Suffering from a sports injury can be a real struggle for many people. Whether you are a professional athlete or just a sporty individual; they can be severely damaging to your body and often leave you feeling down and defeated. But if you are enthusiastic about sports, you will know that often when faced with adversity such as this, it can challenge you to become stronger and inspire improvement in your future performance. Continue reading “5 Tips for Recovering from a Sports Injury”
Although the cause of Rheumatoid Arthritis (RA) is unknown, what we do understand is that the inflammation is brought on by the failure of the immune system to recognise the soft tissue and consequently tries to destroy it.
This chronic disease is characterised by an inflammation of the lining of the joints and although this can affect many joints around the body, it is most commonly formed in the hands and feet. The process of RA is unfortunately continuous and potentially leads to damage cartilage, bones, tendons and ligaments. The main risk of this being permanent damage such as joint deformity and significant disability.
So how can Physiotherapy help?
When dealing with Rheumatoid Arthritis, it can be difficult to find what works for you, physiotherapy can play an important role in helping prevent physical impairment and assists to restore functional ability. With the help of mobility aids, exercise, therapeutic modalities and an education to understand both arthritis and physiotherapy, it can make managing the illness less daunting.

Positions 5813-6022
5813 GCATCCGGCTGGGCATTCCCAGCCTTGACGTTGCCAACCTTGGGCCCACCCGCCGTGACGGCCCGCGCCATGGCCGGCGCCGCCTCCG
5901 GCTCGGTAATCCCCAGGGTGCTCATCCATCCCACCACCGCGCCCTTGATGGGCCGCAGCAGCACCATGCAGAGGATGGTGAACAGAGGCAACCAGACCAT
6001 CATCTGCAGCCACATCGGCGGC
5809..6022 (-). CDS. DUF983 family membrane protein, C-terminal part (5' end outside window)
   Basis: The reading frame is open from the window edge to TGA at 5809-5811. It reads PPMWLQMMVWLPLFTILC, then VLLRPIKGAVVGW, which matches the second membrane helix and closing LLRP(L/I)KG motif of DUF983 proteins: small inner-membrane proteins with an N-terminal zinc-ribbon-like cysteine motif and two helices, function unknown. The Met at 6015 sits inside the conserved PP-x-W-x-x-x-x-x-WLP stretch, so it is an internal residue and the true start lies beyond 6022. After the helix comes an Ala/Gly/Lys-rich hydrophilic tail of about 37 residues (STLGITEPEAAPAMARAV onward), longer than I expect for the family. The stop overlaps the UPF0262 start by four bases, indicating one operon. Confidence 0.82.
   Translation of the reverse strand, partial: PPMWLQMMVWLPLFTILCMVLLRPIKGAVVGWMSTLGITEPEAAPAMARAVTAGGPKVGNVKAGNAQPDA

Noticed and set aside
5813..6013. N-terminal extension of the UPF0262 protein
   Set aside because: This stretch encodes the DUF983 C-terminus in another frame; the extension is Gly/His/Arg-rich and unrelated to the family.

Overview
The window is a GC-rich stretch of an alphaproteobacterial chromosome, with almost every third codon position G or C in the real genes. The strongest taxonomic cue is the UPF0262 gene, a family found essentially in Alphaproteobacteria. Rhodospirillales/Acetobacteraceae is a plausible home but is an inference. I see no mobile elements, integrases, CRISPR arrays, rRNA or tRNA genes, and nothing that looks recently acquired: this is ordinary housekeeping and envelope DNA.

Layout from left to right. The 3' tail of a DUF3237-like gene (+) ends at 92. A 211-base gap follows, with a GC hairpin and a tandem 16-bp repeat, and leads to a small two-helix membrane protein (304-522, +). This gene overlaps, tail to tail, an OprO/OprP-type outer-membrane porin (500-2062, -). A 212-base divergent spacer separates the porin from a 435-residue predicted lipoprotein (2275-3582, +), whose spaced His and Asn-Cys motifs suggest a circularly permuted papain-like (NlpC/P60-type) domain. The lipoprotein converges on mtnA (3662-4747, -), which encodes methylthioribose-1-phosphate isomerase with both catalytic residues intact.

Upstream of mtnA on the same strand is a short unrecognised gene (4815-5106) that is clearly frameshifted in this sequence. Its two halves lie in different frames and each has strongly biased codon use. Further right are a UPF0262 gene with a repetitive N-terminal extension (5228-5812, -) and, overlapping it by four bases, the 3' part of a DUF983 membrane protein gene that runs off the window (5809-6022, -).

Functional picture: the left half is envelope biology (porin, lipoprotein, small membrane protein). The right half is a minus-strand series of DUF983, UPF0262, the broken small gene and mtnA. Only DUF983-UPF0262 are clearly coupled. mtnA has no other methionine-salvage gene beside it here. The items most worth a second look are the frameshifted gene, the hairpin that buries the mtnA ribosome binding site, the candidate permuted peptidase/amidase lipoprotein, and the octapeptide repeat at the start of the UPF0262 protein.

Physiotherapy can help to reduce the disability and pain caused by RA. After a thorough assessment has been conducted, a plan will be put together that may include such things as:
- Specifically chosen therapeutic modalities and possibly hydrotherapy.
- A tailored exercise program put in place to improve or maintain joint mobility and assist in decreasing joint pain by strengthening the surrounding muscles.
- Recommendations made for possible assistive devices, for example, mobility aids, to reduce unnecessarily caused stress and pain.
The stiffness of joints and muscle weakness caused by arthritis can be difficult to live with as they can affect your everyday activities. Exercise can not only help you manage some of the symptoms of RA, but also improve them. With knowledge of specific joint movements, improved walking techniques and ways to strengthen your muscles, physiotherapists offer a wide range of suggestions on how to cope with the condition.
Your knees are the most complex and at risk joints in your body. Their role is extremely important, as they hold your bodyweight, and are under constant pressure while walking, running and standing. The older we get the harder it becomes to protect our knees effectively, however, in the same way you watch your diet and your general well-being, you should also always put your knees at the top of your health priorities. Have a look below for 5 ways you can effectively protect these incredibly important joints:
The aim of physiotherapy is to remove excess mucous secretions so to improve ventilation.
The following exercises from the bowler’s programme are designed to help strengthen your feet and ankles, even if you do not have any injuries.
These are good for preventing injury and strengthening the lower half of the body. Always remember to contact a physiotherapist if you’re experiencing any pain.
We’ve officially entered the new year, and with it comes the time for New Year’s Resolutions.
Often, people tend to want to try new things, experiment and get out of their comfort zone.
When it comes to exercise and getting back into shape after the Christmas holidays, many people are motivated to get stuck into things but with that, there is a gradual increase in visits to a physiotherapist with injuries. The culprit behind these injuries is people not executing the correct warm ups.